The present invention relates to a swimming aid support frame for upstanding unmodified attachment to a swimming tank side wall. More particularly, the support frame of the present invention includes at least one upstanding support arm having a lower side wall engaging element and means for pivotal securement to existing poolside structure. In another aspect, the present invention includes an upper lateral restraint means which pivotally couples with a rope junction receptacle of a conventional pool. Optionally, the lateral restraint means may couple to the swimming tank side wall lip or outside edge of the decking. The various junctions of the support frame may be either detachable or pivotally folded facilitating the additional advantage of compact portability to the invention. Thus the invention need not be permanently attached or anchored to the swimming tank and it does not create a poolside obstacle for others in the pool area.

In another aspect, the invention includes a flexible tether which is demountably attached to the vertex or highest point of the upstanding support arm or arms, providing the advantage of enchanced swimmer maneuverability through maximum tether clearance, as well as shock dampening in the restraing means through tether elasticity and/or a suitable dampening unit attached thereto.

In yet another aspect, the flexible tether is connected to a detachable swimming harness which is designed to equally distribute the restraining load about the waist the swimmer. A triangular extension at the apex of the harness is connected to the flexible tether to facilitate maximum utilization.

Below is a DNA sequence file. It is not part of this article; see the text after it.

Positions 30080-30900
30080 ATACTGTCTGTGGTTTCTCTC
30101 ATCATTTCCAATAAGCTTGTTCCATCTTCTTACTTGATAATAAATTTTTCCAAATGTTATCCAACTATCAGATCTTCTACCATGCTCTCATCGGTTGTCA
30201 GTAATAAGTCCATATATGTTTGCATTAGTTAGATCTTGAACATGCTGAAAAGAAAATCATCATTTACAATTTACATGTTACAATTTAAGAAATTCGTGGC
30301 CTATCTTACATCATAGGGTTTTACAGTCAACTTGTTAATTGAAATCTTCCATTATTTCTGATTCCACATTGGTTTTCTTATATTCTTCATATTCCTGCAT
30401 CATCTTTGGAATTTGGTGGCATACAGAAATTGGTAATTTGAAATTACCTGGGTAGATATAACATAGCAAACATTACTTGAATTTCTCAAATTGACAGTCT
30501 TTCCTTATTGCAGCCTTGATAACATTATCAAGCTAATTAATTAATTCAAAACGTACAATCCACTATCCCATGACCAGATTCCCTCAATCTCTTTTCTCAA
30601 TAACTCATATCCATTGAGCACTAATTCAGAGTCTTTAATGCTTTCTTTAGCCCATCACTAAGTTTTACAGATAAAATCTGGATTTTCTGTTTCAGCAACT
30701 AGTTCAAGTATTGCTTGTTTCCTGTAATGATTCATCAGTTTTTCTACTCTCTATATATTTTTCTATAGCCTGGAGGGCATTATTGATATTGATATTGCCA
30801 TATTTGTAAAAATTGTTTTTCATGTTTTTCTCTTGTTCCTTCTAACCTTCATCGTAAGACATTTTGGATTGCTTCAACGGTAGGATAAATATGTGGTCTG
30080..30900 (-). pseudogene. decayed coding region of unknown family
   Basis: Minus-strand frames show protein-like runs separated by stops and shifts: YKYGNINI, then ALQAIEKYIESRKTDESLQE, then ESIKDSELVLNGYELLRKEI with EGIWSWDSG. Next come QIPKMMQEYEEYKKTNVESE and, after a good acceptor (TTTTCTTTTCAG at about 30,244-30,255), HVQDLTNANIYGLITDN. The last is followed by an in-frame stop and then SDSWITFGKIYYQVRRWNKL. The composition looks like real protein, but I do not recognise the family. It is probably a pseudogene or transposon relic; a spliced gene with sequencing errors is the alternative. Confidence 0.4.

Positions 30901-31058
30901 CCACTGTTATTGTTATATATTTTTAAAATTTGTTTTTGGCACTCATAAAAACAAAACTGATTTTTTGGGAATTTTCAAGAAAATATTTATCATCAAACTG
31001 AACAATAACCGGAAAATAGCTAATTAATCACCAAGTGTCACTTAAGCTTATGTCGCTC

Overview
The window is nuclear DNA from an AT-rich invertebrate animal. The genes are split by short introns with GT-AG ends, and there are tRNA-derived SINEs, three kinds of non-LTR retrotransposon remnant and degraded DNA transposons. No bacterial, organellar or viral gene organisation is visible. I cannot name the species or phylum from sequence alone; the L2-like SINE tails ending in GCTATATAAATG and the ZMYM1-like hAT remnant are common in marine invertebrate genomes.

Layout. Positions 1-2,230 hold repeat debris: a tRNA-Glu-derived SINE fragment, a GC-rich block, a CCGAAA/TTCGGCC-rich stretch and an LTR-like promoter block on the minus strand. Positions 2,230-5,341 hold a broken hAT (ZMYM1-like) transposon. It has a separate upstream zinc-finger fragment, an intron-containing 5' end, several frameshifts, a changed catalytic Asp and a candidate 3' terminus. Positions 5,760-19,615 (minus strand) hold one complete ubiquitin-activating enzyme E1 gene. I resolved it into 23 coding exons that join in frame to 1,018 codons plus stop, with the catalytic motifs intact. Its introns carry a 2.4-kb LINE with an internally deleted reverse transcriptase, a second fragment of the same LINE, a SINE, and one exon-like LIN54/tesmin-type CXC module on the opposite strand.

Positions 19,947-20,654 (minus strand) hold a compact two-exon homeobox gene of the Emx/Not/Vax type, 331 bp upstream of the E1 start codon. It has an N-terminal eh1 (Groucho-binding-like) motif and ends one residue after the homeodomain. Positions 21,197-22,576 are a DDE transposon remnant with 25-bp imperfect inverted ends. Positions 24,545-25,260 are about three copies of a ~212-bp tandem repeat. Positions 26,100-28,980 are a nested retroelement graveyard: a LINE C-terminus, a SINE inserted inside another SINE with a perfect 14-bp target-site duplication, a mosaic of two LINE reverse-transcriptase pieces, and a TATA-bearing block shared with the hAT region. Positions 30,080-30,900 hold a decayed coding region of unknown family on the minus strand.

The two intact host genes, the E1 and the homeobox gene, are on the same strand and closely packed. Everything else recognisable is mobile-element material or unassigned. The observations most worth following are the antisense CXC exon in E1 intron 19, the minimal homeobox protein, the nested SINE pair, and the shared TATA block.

Additional advantages obtained by the proposed design include imparting a natural swimming environment for the swimmer without artificial support therefor. However, flotation devices may be used in conjunction with the invention for beginning swimmers. The device may easily be employed in a relatively small swimming tank without limiting the swimmer's choice of strokes or duration of training since the need for repeated directional changes is obviated in the stationary training situation.


For a more complete understanding of the present invention reference may now be had to the following description taken in conjunction with the accompanying drawings in which:

FIG. 1 is a view in persepective of one preferred embodiment of the portable swimmer training apparatus constructed in accordance with the principles of the present invention;

FIG. 2 is an enlarged, fragmentary view of the apparatus of FIG. 1, showing in more detail one embodiment of the collapsible support frame vertex with the flexible tether coupled thereto;

FIG. 3 is a side elevational view of the silhouette of a swimmer with an alternative embodiment of the portable swimmer training apparatus constructed within the principles of the present invention;

FIG. 4 is a side elevational view of another embodiment of the lateral restraint member of the support frame mounted on and detachably fastened to a support stay secured at the outer edge of the swimming tank deck; and